South Boston News & Record
and Mecklenburg Sun
07/24/14 - 7:37 am
SVHEC ramps up new Center of Excellence with $2 million grant
07/24/14 - 7:36 am
A Monday morning fire razed a two-story rental house at 1911 N. Main Street in South Boston despite quick action by firefighters to quell the blaze.
07/24/14 - 7:31 am
Robertson-Dabrowski overcomes struggles
07/28/14 - 8:56 am
Scottsburg has been eliminated in state Dixie Youth O-zone state tournament, and the South Boston allstars remain alive in the postseason event at the Day Complex.
- More A&E
Mecklenburg County supes ponder new tax rate, flat revenue
SoVaNow.com / May 14, 2014The Mecklenburg County Board of Supervisors is considering a 2 cent hike in the real estate tax rate that, in overall revenue terms, represents a wash — because of the offsetting impact of falling property values around the county.
With budget matters dominating the county’s agenda this week, supervisors are considering a new, “revenue neutral” real estate tax rate of 40 cents per $100 in value. The new rate would take effect with the 2014-15 fiscal year budget, slated to kick in July 1.
The current tax is 38 cents per $100 in value — one of the lowest real estate rates in the state of Virginia.
A 40-cent tax rate, if enacted by the supervisors, would have the effect of raising roughly the same amount of tax dollars from county property owners. That’s because Mecklenburg’s two-year tax reassessment showed an average 3 percent decline in the value of land, homes and businesses. If left unadjusted, the current 38 cent tax rate on top of a shrunken tax base would produce a shortfall of about $500,000 for county government in the new fiscal year.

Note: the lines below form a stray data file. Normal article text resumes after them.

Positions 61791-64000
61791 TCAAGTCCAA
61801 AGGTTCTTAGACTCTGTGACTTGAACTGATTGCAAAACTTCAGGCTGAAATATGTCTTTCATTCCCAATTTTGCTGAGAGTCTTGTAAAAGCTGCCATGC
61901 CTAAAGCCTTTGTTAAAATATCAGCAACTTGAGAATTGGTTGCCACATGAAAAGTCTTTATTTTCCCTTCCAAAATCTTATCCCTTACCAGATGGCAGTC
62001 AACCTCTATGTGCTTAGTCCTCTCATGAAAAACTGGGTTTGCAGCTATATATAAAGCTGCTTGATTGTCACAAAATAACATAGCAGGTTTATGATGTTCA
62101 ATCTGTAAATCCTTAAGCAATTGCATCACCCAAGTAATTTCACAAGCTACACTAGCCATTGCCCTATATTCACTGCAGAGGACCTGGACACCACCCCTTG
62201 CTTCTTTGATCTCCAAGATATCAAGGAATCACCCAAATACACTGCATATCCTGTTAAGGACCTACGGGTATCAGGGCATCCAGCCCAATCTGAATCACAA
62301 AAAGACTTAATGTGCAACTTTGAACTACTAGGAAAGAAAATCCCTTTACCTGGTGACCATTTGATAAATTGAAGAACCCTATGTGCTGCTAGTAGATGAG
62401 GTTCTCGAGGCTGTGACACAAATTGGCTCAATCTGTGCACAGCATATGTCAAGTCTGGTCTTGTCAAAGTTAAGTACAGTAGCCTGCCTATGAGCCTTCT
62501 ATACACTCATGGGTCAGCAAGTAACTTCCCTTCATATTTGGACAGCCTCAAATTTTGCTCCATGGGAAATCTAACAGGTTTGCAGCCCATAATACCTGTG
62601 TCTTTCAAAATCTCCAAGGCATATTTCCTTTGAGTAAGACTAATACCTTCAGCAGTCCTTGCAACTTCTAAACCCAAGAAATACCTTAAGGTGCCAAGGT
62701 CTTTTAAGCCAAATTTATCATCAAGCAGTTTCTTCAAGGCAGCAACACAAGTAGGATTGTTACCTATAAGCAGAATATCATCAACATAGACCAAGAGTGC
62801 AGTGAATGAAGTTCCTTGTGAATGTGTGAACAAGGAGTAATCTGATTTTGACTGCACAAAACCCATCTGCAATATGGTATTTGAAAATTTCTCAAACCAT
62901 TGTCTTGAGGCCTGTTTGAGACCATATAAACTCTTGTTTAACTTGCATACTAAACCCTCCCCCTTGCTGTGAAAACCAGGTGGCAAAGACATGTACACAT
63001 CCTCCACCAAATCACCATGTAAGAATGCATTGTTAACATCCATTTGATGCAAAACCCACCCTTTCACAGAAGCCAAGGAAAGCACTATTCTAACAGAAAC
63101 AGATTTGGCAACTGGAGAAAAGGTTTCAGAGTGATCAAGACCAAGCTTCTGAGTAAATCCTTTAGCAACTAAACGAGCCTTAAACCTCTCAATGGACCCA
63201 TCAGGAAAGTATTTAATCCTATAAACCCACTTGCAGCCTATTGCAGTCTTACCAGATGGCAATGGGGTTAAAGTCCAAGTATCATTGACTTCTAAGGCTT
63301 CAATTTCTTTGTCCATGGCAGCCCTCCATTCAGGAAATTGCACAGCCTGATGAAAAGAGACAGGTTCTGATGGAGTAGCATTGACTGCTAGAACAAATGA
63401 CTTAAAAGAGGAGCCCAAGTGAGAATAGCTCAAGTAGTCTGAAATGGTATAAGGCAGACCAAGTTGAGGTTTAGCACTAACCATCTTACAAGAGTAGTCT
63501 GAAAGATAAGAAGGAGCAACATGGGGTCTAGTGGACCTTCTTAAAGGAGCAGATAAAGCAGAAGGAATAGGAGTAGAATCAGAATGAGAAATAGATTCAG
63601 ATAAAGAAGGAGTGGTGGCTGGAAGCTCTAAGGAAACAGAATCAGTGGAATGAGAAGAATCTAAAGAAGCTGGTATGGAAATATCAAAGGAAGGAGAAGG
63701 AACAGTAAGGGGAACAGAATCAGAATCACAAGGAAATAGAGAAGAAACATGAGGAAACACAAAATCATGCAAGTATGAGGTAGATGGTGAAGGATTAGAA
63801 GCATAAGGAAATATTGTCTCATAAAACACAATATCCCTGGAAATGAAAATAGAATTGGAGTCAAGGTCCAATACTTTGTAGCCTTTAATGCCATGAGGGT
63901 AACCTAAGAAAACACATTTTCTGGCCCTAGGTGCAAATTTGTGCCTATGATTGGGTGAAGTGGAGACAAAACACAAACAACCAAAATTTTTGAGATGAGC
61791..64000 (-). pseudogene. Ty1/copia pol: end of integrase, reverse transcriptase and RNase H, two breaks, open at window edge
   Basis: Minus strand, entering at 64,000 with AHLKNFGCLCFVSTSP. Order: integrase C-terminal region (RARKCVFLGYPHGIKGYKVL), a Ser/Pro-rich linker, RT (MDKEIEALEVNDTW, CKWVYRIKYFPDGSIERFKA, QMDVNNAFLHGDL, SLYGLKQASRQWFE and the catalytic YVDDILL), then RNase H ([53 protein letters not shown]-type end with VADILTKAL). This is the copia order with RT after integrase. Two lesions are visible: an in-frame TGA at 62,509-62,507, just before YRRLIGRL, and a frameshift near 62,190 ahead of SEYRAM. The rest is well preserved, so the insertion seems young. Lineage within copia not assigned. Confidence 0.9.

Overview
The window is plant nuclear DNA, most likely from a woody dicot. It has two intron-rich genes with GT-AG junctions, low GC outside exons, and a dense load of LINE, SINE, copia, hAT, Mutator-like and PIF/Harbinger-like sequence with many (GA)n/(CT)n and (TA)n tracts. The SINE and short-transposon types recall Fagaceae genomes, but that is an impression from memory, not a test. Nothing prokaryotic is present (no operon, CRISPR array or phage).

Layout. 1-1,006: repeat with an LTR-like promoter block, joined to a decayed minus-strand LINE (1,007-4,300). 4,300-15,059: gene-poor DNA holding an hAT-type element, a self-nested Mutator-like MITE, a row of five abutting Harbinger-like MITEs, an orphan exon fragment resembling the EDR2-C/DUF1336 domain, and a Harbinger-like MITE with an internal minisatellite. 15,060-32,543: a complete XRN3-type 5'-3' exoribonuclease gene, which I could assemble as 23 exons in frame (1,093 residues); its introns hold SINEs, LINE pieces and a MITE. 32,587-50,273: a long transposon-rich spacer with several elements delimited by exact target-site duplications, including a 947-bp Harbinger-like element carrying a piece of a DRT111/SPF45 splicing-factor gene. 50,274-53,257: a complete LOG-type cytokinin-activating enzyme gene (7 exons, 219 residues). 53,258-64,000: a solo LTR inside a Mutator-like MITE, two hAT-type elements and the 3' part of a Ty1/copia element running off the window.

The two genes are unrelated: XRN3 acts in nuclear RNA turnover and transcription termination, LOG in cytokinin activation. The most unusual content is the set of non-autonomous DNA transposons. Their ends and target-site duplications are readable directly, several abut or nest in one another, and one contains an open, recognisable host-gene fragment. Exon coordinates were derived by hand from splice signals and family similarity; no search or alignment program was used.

Individual property owners would pay less, more, or the same amount of tax under the new rate — depending on their updated tax assessments, and how those assessments compare to the average 3 percent decline.
Members on the Board’s budget and finance committee — Gregg Gordon, Jim Jennings, Dan Tanner and David Brankley — floated the idea of a 40-cent rate but differed on the best way to appropriate the $600,000 in recouped revenue. Among the suggestions: deposit the money into either the general fund or the capital fund to use as reserves, or apply at least half the money to cover the county and school system’s increased health insurance costs.
Under this latter proposal, the money would be used to pay the employer’s share of insurance plan increases, although not the employee’s.
Without the tax rate change, the budget can still be balanced, but at the expense of county employees who would see their health insurance costs rise 13 percent — in part the result of the county cutting its contribution to employees’ health savings accounts cut by nearly half, to $2,900 per year.
At present, the HSA accounts for county employees cover the full amount of their $6,000 deductible for family policies. The proposed budget cut would leave employees on the hook for half of that deductible amount.